Three months after President Barack Obama requested congressional funding to fight the Zika virus, the House of Representatives has authorized $622 million in aid. But will congressional funding be too little, too late for those fighting Zika?
The sum represents less than half of the amount requested by the president, prompting a veto threat. President Obama’s emergency supplemental appropriations request asked for $1.9 billion to “to fortify our domestic health system, detect and respond to any potential Zika outbreaks at home, and to limit the spread in other countries.” The Senate has offered its own bill, proposing $1.1 billion for the 2017 fiscal year.
Frustrated by Congress’ slow response, the White House transferred $500 million for Zika aid earlier this month from funds intended to fight Ebola. Politicking and congressional red tape could still delay access to preventive aid and disease treatment, however. Additional aid may be solidified via a congressional conference committee, where members of the House and Senate must find consensus on funding details.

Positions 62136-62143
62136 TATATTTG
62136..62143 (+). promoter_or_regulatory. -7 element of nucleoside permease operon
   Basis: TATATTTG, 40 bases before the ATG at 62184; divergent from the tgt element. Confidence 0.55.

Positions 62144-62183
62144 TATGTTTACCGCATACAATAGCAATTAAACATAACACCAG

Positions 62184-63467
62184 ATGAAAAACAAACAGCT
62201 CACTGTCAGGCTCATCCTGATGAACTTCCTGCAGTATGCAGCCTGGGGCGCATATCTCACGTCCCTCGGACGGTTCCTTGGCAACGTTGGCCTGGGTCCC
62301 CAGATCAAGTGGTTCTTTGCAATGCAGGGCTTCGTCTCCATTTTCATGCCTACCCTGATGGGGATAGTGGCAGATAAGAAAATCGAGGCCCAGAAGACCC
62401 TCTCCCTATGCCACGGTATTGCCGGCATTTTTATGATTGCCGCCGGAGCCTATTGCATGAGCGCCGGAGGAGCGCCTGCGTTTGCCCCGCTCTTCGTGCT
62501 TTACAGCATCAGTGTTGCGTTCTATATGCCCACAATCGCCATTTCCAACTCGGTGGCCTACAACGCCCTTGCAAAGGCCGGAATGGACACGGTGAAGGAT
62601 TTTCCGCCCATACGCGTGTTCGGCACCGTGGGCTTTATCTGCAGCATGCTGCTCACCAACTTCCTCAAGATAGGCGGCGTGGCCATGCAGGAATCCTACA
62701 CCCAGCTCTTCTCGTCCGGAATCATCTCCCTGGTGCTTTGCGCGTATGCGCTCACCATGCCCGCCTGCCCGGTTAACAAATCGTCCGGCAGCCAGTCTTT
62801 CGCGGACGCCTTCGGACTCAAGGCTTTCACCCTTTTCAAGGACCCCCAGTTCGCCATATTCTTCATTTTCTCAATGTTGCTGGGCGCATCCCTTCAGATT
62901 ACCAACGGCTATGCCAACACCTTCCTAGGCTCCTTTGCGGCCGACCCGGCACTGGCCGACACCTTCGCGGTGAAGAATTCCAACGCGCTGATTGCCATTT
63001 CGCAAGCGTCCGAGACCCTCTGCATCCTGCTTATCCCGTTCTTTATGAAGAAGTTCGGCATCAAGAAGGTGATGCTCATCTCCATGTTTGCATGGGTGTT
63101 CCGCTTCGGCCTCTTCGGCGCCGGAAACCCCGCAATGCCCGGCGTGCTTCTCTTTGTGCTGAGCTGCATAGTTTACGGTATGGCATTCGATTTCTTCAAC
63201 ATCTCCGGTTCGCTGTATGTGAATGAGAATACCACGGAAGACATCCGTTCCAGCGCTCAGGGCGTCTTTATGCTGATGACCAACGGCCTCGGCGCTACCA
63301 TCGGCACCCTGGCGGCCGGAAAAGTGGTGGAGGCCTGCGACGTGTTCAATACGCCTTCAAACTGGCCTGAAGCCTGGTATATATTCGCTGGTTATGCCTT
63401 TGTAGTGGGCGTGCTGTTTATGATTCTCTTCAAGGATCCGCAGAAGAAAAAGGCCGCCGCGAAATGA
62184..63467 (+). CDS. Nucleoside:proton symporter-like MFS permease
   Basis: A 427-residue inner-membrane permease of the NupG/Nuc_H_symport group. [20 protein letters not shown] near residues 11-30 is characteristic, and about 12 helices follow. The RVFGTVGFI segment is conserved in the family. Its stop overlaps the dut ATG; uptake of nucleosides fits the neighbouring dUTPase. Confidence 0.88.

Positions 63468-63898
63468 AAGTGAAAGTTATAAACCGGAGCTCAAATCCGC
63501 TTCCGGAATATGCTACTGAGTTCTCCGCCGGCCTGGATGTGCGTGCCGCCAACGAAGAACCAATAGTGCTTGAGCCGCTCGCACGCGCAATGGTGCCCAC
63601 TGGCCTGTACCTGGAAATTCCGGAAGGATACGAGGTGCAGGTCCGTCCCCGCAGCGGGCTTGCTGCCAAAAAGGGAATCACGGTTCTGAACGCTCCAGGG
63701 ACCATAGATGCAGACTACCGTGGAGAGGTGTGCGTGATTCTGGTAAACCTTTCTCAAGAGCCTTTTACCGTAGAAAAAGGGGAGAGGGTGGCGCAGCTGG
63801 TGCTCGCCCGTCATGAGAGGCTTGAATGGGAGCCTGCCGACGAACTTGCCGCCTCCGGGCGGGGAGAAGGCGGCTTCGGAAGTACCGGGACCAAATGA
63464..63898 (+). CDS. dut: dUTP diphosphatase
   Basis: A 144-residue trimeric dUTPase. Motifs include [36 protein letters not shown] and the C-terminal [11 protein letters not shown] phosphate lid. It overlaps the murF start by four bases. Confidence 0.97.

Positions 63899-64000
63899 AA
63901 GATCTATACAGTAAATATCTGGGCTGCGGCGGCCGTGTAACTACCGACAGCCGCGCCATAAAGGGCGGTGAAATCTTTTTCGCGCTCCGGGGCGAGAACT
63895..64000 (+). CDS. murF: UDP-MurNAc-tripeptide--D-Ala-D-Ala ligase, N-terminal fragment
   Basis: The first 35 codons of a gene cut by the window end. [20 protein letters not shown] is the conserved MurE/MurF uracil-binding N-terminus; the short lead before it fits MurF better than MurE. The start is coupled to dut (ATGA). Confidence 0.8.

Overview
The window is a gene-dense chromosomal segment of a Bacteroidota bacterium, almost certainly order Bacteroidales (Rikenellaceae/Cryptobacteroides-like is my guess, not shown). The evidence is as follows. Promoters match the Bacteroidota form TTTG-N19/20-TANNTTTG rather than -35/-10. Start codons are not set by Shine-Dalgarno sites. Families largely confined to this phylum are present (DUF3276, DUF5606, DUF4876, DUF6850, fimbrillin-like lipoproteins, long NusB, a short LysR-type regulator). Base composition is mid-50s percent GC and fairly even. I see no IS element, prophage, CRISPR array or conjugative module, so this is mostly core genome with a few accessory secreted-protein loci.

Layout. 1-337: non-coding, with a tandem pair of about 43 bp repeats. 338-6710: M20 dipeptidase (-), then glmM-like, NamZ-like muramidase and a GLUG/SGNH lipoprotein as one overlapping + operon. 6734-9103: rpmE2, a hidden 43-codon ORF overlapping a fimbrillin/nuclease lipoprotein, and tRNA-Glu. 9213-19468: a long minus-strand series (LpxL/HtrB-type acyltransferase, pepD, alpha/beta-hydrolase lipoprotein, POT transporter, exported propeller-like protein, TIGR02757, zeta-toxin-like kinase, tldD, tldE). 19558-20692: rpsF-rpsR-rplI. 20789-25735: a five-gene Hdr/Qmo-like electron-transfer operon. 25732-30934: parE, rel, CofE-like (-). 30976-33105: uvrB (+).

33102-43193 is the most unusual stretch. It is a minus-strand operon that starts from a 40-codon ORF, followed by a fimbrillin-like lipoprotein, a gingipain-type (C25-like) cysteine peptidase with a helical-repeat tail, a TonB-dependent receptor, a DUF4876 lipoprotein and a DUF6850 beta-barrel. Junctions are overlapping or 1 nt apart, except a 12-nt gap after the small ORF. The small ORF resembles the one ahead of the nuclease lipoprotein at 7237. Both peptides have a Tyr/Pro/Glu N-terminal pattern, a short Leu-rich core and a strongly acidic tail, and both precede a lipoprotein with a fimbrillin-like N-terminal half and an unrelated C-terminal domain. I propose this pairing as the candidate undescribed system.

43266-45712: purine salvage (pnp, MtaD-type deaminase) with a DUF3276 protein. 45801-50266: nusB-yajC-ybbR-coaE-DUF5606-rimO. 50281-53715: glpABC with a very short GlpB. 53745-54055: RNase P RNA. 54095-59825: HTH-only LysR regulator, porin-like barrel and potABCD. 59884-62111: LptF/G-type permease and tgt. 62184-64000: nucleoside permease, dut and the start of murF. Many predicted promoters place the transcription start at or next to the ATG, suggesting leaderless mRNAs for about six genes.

Meanwhile, summer nears. The hundreds of U.S. citizens who have contracted the disease thus far have presumably done so through foreign travel to affected countries. But soon the Aedes aegypti mosquito, the primary carrier of the disease, may begin to transmit the disease locally.
For pregnant women, this prospect is especially dangerous. Babies born from affected mothers may suffer microcephaly, which causes infants to have abnormally small heads. The Centers for Disease Control and Prevention warns that other birth defects may also result. The disease already affects nearly 300 pregnant women in the United States.
Mitchell Goldstein, MD, neonatologist and medical director of the National Coalition for Infant Health, summed up the concerns of anxious health care providers and parents across the country. “The federal government has the well-being of an extremely vulnerable population in its hands,” he explained. “On this issue, parents and physicians appeal to Congress with one voice: Act swiftly and act wisely. The birth defects caused by the Zika virus have a life-long, even generational, impact.”
Proposed funding could help with mosquito control as well as research for a Zika vaccine and health care services for affected families. The president has urged Congress to reach consensus on funding legislation before they adjourn for Memorial Day.